A sandbox looks and acts exactly like your site, so once you’re happy with the changes and the necessary approvals have been given, that new page or feature can be pushed onto the actual version of your site or app. .

Work with freelancers

The above system is typical of medium to large companies, with in-house designers and developers. But when you’re just starting out, you may need to create your own wireframes and hire a freelance developer to create designs for you.

You can also work with agencies that create the necessary designs and turn them into working web pages. Outsourcing this work is often necessary at the start of a business. You can use a site like Independent to find designers and developers. Codable is particularly useful for finding WordPress site developers.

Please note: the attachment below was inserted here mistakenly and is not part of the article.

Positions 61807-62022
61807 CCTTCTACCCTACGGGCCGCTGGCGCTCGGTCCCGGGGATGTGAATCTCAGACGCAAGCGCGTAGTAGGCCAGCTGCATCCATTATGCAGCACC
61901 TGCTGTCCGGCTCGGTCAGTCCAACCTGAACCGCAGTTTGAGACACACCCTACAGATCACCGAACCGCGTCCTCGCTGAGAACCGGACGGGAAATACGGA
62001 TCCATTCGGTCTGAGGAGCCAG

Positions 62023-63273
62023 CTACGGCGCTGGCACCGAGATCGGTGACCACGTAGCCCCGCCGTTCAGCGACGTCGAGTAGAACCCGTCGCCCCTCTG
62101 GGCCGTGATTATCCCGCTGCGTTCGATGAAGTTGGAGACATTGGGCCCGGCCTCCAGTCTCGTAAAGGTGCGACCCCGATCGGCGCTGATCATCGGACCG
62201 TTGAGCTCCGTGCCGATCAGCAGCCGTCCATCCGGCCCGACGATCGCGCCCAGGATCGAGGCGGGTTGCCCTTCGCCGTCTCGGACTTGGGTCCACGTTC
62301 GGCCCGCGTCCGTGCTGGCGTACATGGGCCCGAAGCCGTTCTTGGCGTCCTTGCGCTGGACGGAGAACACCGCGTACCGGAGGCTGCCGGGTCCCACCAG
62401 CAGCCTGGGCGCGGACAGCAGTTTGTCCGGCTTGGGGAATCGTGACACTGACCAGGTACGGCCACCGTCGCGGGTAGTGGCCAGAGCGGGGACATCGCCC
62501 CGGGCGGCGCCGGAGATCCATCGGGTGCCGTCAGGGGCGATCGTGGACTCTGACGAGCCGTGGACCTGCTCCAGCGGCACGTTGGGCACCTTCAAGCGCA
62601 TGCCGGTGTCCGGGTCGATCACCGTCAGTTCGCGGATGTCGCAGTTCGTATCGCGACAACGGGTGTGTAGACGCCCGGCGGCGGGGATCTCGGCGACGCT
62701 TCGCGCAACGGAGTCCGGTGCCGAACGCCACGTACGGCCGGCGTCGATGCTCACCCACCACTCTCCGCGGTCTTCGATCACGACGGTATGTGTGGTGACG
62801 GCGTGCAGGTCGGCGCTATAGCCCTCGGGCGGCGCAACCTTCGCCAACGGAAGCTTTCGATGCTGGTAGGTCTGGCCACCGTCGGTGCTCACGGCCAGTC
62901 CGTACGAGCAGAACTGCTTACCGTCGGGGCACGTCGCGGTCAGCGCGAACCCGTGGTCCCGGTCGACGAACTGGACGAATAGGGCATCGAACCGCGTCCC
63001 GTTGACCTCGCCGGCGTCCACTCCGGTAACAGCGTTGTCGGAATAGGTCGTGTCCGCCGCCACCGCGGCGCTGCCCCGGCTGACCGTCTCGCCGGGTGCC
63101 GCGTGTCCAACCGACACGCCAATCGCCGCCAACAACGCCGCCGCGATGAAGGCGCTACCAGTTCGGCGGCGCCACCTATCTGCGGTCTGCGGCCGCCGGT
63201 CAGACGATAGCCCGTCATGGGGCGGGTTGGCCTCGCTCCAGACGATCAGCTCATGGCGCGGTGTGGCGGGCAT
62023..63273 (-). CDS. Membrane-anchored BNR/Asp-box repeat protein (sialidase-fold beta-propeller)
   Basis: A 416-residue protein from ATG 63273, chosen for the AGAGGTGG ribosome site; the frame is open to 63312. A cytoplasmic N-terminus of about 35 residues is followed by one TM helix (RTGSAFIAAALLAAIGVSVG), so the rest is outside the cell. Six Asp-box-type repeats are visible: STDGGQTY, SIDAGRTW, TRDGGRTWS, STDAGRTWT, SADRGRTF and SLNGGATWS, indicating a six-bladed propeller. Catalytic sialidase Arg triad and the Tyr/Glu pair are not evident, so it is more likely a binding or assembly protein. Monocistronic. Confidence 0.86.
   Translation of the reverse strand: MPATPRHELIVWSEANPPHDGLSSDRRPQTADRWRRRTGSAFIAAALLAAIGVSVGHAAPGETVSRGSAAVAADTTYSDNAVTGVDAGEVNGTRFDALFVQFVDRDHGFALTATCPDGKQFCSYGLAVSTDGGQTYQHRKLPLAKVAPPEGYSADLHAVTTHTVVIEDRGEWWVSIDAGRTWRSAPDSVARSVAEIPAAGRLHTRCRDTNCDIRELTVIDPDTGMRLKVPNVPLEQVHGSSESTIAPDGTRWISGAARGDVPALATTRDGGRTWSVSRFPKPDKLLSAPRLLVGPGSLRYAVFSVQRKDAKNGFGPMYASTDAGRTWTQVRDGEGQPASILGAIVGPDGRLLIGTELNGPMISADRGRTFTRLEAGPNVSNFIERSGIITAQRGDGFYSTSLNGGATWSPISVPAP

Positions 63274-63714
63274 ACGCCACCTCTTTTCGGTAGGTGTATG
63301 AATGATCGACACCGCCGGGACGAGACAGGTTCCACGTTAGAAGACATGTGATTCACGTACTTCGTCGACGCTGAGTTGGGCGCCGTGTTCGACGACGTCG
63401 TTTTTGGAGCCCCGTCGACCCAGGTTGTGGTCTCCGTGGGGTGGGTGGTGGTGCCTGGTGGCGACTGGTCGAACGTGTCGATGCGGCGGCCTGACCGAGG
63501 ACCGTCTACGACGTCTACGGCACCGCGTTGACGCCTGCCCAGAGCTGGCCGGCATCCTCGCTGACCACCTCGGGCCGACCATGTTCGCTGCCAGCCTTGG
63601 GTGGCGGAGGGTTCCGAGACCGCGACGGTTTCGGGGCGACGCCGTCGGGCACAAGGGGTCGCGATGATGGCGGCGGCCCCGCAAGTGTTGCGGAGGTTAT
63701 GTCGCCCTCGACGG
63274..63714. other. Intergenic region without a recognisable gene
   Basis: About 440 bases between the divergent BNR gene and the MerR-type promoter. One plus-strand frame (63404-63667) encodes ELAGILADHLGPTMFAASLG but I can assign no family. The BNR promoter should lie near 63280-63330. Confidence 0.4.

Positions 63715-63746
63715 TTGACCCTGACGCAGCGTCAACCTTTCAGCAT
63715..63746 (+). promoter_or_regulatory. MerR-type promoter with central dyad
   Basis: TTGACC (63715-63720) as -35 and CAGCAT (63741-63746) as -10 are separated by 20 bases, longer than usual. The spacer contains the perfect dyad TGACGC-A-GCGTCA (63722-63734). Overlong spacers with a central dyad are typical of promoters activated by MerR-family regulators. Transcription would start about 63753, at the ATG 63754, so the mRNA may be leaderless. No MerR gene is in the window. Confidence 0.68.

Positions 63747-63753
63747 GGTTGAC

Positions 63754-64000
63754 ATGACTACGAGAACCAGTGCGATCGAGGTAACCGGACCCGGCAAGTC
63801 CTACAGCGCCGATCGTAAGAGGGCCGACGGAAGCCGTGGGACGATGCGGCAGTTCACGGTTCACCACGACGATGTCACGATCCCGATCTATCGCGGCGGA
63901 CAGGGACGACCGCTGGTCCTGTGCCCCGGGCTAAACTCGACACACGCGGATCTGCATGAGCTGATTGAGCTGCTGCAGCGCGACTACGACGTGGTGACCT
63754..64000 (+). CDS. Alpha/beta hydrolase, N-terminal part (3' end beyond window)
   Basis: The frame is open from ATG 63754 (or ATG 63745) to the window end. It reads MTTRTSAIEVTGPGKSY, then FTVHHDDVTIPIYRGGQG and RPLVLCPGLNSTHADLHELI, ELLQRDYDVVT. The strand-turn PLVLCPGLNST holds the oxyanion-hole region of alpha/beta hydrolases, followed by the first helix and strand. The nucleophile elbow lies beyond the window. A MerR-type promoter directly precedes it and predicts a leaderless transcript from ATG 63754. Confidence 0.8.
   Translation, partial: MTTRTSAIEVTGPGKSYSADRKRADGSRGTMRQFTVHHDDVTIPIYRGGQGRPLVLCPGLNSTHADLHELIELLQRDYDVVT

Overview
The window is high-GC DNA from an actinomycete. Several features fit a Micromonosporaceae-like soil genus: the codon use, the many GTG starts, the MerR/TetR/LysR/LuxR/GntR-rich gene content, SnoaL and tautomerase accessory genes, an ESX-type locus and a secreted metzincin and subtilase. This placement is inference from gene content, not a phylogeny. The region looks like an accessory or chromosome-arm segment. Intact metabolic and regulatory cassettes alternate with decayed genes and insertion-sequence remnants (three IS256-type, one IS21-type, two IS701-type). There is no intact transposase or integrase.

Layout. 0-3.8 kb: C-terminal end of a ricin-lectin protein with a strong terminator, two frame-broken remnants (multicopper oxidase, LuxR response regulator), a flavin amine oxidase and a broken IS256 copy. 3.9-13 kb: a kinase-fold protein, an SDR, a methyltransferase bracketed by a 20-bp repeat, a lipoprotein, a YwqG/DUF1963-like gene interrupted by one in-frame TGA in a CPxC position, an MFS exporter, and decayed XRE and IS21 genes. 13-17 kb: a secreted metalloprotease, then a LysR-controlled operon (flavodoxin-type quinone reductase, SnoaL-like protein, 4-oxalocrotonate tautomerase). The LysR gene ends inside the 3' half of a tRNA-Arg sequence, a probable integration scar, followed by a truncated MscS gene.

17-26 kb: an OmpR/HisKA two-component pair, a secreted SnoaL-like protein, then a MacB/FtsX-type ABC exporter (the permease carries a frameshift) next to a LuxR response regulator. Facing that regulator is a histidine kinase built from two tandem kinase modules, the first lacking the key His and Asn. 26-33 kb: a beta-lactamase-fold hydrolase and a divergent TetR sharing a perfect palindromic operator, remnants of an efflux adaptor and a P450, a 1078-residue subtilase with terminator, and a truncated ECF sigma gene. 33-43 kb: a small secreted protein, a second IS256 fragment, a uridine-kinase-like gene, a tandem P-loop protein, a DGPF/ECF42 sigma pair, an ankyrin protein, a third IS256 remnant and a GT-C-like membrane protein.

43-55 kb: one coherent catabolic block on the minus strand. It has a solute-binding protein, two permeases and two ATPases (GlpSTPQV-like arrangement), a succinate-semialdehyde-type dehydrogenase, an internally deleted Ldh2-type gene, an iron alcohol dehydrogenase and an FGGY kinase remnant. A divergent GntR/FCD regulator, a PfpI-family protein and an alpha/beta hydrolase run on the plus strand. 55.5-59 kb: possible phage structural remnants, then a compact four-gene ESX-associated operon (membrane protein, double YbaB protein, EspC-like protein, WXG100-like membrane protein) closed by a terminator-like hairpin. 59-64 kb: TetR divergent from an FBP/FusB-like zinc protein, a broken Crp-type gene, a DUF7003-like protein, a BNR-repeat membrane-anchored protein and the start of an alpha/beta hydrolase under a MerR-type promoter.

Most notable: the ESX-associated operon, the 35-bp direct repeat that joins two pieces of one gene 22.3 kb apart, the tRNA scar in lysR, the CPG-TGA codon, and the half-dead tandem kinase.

Landing Page Solutions

It is worth mentioning instant page builder apps such as Home page. These apps are growing in popularity and can be a lifesaver for businesses large and small.

These applications allow hobbyists to create web pages without any knowledge of HTML or web design. And they’re easy to use: most have click-and-drag functionality and use templates. You can create a new web page from scratch and with a little help connect the app to your site and then quickly create new landing pages. The amount of time and money these apps can save you is impressive, and may cause some companies to reconsider hiring a full-time developer.

Related: Strategies to Increase Your Website’s Conversion Rate

In sum, web development projects can be tricky and require careful communication skills and an understanding of relevant terminology. Remember to allow plenty of time for a feedback phase and revamping of wireframes and designs. To see this resource to catch up on all the necessary terminology.

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About Irene S. Stroupe